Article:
5.  Kinda –  This form of slang often creeps into the English language as a shortened version of the phrase “Kind of” (which has never made sense to me, even though I am guilty of using it myself).  Example: “I kinda took charge in the absence of guidance from my commander.”  This statement leaves some uncertainty as to whether the person really did take charge.  Recommendation: There should be no “kinda” about it.  You either did it or you didn’t.

6. Flawlessly –  I have seen various forms of this adverb used in resume bullets.  Here is an actual example from a resume I found on the internet:  “Assumed various positions and completed all duties flawlessly.”  Flawlessly?  Impressive, right? Wrong. It is highly unlikely that any one of us will go through our entire career without making a single mistake. I would be happy if I could make it 24 hours! Yes, I am well aware that the word “flawless” often appears in military efficiency reports, but we all know how inflated those reports can be.  Recommendation: I suggest that you never give a hiring manager a reason to doubt your accomplishments because of flowery language.  If you did something flawlessly, make sure you can back it up. Otherwise, it won’t be taken seriously.  Let your results speak for themselves.

7.  To be honest with you –  I have heard this expression used in different ways, some good, but others not so good.  I don’t like it when used as a point of emphasis.  Example:  “Now, to be honest with you, I really believe that I excel under pressure.”  There are some people that will argue that this phrase implies that everything else said by the speaker must NOT have been honest.  While I don’t agree with that extreme interpretation, unfortunately I have come across people that use the expression so much that it does make you wonder. With this said, I do believe there is a time when this phrasing might be appropriate. Recommendation: If you are going to use this term, aim to use it only in a self-deprecating way.  For example, I would be perfectly okay if in an interview a candidate said:  “To be honest with you, I wasn’t exactly sure of what my next course of action should be, so I relied on the advice of my platoon sergeant.” I like this usage because the speaker shows humility and is open to ideas from others.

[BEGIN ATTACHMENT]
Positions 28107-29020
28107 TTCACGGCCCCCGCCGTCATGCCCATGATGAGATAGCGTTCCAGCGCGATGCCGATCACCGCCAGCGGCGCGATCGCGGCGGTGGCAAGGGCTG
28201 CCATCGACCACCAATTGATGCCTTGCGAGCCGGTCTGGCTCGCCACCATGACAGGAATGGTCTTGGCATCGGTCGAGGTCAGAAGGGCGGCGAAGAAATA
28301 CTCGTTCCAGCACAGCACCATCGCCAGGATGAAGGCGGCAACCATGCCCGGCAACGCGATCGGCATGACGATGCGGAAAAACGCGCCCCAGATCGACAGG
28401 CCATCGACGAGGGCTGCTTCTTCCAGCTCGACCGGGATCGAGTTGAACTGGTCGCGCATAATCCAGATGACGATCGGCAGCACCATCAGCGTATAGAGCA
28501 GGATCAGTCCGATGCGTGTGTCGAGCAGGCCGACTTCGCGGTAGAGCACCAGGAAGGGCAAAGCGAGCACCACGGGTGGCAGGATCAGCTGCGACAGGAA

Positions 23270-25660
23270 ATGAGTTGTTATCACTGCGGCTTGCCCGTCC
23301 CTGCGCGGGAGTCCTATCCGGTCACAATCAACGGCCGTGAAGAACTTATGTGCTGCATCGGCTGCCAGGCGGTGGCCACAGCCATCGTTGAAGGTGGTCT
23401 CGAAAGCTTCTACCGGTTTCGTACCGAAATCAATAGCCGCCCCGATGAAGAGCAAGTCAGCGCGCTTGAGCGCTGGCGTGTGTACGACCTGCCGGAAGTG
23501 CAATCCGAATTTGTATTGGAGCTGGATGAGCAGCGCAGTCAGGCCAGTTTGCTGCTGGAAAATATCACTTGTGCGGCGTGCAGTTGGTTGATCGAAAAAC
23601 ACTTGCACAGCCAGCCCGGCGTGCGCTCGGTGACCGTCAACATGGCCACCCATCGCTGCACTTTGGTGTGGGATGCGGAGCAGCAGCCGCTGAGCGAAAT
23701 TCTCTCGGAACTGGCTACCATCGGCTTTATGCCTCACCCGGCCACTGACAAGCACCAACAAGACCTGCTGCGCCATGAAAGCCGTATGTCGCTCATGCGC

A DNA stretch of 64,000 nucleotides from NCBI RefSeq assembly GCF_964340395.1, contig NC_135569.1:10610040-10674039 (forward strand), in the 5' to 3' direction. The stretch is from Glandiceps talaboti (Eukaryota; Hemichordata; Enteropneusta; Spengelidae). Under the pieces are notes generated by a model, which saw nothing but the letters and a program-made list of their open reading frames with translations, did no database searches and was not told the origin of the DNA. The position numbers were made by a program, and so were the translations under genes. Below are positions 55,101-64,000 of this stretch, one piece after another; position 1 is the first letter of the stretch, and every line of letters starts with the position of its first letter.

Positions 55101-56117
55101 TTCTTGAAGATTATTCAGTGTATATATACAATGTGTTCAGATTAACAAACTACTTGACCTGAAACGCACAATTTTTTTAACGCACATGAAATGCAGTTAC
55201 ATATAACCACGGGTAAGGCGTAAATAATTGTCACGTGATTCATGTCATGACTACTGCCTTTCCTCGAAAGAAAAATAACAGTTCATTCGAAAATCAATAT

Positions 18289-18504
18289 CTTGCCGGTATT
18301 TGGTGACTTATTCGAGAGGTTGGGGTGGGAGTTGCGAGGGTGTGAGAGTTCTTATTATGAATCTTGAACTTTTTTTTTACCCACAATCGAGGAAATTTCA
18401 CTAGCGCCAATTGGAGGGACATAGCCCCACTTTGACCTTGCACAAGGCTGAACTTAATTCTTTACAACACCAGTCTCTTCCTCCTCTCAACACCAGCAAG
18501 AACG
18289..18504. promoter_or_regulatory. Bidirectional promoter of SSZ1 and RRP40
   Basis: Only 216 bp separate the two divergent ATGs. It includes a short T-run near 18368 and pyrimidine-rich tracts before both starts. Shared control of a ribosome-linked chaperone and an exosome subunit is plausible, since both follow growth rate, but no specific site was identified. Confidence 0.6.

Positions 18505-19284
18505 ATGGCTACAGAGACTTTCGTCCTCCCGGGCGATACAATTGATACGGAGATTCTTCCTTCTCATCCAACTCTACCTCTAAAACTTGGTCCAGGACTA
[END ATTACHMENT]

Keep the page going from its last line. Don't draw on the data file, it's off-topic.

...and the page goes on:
8. We –  I save this one for last because my point could be misinterpreted.  There are absolutely times when using the word “we” is appropriate.  After all, the military is a very team-oriented organization.  However, when overused, it leaves doubt as to the speaker’s actual role.  Example:  “We didn’t have a lot of time so we got to work right away.  The first thing we did was develop a tentative plan.  We realized that we didn’t have all the resources we needed, so we put in a request for supplies.”  You’ll notice, that the speaker isn’t very clear on what he/she did since it is disguised by the word “we.”  Of course, you also have to be careful about the other extreme:  using the word “I” too much.  However, due to the natural modesty of most officers, I haven’t come across that situation very often.  Recommendation: Simply call it the way you see it.  If it’s something that you personally did, use the word “I”.  If it’s something your group did collectively, use the word “we.”

The good news is that you don’t have to worry that interviewers are going to pick apart the nuance of every word and expression that you use. Nonetheless, paying a little attention to the subtleties described above can separate the top candidate for the job from the runner-up.  At Alliance Careers, we look forward to an opportunity to help present yourself in the best way possible.

John Zornick